Yet even in this crowd, Madoff stands out. Every inmate remembers the day he arrived. “It was like the president was visiting,” a visitor to Butner that day told me. News helicopters buzzed overhead, and the administration locked down part of the prison, confining some inmates to their units, while an aging con man with high blood pressure shuffled through processing, where other inmates fitted him for a uniform and offered a brief orientation: “Man, chill out and go with the flow, ” was the advice of one former drug dealer.
Quickly, the flow came to Madoff. From the moment he alighted, he had “groupies,” according to several inmates. Prisoners trailed him as he took his exercise around the track. (Persico had also attracted a throng when he arrived, but was disgusted and quickly put an end to it.) “They buttered him up,” one former inmate told me. “Everybody was trying to kiss his ass,” says Shawn Evans, who spent 28 months in Butner. They even clamored for his autograph.
And Madoff was usually more than happy to respond. “He enjoyed being a celebrity,” says Nancy Fineman, an attorney to whom Madoff granted an interview shortly after his arrival at Butner. (Fineman represents victims who are suing some of Madoff’s “aiders and abettors,” as she calls them.) Madoff seemed surprised and tickled by the lavish treatment, though he steadfastly refused to sign anything. Even in prison, he wasn’t going to dilute the brand. “He was sure they would sell it on eBay,” Fineman told me. “He still did have a big ego.”
Remarkably, that ego appears to have survived intact. H. David Kotz, the Security and Exchange Commission’s inspector general, investigated his agency’s failure to uncover Madoff’s Ponzi scheme, and Madoff volunteered to speak to him—he is, no doubt, the world’s expert on the subject. He quickly reminded Kotz of his stature—“I wrote a good portion of the rules when it comes to trading,” Madoff said. He insisted that he’d been “a good trader” with a solid strategy, explaining that he’d stumbled into trouble because of his success. Hedge funds—“just marketers,” he said with evident disgust—pushed cash on him. He overcommitted, got behind, and generated a few imaginary trades, figuring he’d make it up—and never did. Whatever his own missteps, Madoff saved his scorn for the SEC. He did impressions of its agents, leaning back with his hands behind his head just as one self-serious agent did—“a guy who comes on like he’s Columbo,” but who was “an idiot,” Madoff said, as recorded in the extraordinary exhibit 104, a twelve-page account of the interview that is part of Kotz’s report. Madoff is no ironist. His disdain for the SEC is professional, even if the agency’s incompetence saved his skin for years—all Columbo had to do was make one phone call. “[It’s] accounting 101,” Madoff told Kotz, still amazed.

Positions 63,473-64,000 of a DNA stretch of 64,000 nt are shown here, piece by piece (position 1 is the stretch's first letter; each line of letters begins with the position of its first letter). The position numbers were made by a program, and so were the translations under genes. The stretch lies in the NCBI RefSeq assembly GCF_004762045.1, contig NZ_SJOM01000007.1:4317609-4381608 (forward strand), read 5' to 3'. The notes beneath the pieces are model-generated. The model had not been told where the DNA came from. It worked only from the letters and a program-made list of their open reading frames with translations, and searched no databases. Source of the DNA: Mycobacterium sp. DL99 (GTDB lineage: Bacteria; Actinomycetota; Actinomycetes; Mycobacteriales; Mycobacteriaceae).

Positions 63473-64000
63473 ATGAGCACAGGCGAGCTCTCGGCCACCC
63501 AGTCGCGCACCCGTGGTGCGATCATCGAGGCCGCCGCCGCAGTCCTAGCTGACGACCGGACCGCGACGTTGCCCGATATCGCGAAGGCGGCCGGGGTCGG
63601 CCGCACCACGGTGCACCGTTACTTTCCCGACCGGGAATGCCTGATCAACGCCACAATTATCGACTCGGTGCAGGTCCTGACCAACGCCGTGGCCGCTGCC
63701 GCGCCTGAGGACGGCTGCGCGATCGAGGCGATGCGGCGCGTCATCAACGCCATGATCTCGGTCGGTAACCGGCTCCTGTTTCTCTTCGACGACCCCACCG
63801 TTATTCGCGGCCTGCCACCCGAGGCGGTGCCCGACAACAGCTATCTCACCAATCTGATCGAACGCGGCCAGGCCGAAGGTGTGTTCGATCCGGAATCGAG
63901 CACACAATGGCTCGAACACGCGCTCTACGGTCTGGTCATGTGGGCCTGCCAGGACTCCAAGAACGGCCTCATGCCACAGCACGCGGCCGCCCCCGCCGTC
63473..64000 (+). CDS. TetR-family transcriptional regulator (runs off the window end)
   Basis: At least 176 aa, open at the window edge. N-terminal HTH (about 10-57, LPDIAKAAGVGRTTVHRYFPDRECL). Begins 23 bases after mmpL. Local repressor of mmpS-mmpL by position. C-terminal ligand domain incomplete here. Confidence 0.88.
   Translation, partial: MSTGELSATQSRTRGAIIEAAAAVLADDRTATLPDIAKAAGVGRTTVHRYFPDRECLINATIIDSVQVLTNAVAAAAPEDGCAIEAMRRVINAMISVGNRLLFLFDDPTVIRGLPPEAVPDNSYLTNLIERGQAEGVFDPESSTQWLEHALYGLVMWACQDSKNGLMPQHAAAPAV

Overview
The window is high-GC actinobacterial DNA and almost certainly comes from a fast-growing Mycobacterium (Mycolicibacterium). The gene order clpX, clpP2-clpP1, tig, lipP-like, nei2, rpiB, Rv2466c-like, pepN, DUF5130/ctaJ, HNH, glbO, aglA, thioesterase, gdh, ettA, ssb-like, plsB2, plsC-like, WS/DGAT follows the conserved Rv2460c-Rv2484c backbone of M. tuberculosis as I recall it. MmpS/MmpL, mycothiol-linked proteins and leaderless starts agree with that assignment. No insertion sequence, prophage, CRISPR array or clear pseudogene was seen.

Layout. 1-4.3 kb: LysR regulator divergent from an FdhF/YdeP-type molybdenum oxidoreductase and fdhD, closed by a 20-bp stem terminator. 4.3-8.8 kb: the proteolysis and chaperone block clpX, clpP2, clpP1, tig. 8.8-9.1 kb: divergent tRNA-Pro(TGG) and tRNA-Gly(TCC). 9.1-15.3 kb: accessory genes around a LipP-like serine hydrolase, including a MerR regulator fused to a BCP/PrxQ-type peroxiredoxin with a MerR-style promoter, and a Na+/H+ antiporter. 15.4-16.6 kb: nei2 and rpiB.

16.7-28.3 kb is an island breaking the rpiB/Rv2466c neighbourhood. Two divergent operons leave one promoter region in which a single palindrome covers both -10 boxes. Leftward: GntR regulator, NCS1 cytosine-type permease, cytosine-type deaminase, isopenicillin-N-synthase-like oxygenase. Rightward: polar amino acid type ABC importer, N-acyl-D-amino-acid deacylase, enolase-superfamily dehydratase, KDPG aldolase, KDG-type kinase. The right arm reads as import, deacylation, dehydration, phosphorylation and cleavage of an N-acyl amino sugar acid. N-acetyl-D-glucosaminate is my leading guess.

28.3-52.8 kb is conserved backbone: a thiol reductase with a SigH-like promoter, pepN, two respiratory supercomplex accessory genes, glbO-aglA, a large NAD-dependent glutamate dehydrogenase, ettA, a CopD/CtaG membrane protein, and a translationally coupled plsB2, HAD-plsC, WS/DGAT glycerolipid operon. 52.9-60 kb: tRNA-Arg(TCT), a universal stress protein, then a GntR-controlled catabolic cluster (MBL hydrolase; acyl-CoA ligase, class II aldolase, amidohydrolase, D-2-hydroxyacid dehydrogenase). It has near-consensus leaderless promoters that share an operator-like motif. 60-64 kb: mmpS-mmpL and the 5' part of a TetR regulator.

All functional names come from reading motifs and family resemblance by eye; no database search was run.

Madoff’s ego was on display in prison, too. “Bernie walked around prison confident,” says ex-con Keith Mack, adding, with a trace of resentment, “he acted like he beat the world.” And to most inmates he had. Many—and I communicated with more than two dozen current and recent Butner inmates (though not Madoff)—can recount stories of his conquests, a good number of them related by Madoff himself. “He said something to me one day,” recalls an ex–drug trafficker, released in February. “He could spin the globe and stop it anywhere with his finger, and chances are he had a house there or he’d been there. I was pretty blown away.” One evening, Bowler, a drug trafficker (“I’m not a con man, I’m a businessman,” he wrote to me), sat next to Madoff watching a 60 Minutes segment about him. Prison authorities keep the volume off, and inmates wear headphones and tune in to the radio signal that broadcasts the sound. Bowler removed one earpiece. “ ‘Bernie, you got ’em for millions,’ I said to him. ‘No, billions,’ he told me.” Another evening, one former inmate was watching a TV news report on the auction of Madoff’s much-chronicled watch collection—he owned more than 40, from Rolexes to a Piaget. The watch featured that evening fetched just $900, and Madoff, whose only watch now is a Timex Ironman that he bought at the commissary for $41.65 and is likely engraved with his inmate number, called out, “They told me that watch was worth $200,000.” The inmates laughed along with him. They didn’t see any reason for Madoff to regret his past. “If I’d lived that well for 70 years, I wouldn’t care that I ended up in prison,” Evans says.
Inmates were impressed by the sheer scale of Madoff’s operation and turned to him for guidance in getting their own ambitions on track. Madoff had always enjoyed being counselor to the wealthy and powerful. That had been part of the scheme’s seduction: Bernie, the scrappy kid from Queens, depended on by rich businessmen. “He wants to be remembered as a titan of Wall Street,” says Fineman, and one who subsidized the private schools and fancy vacations of his wealthy friends, even if it was with the funds of other investors. And to inmates he still was a titan.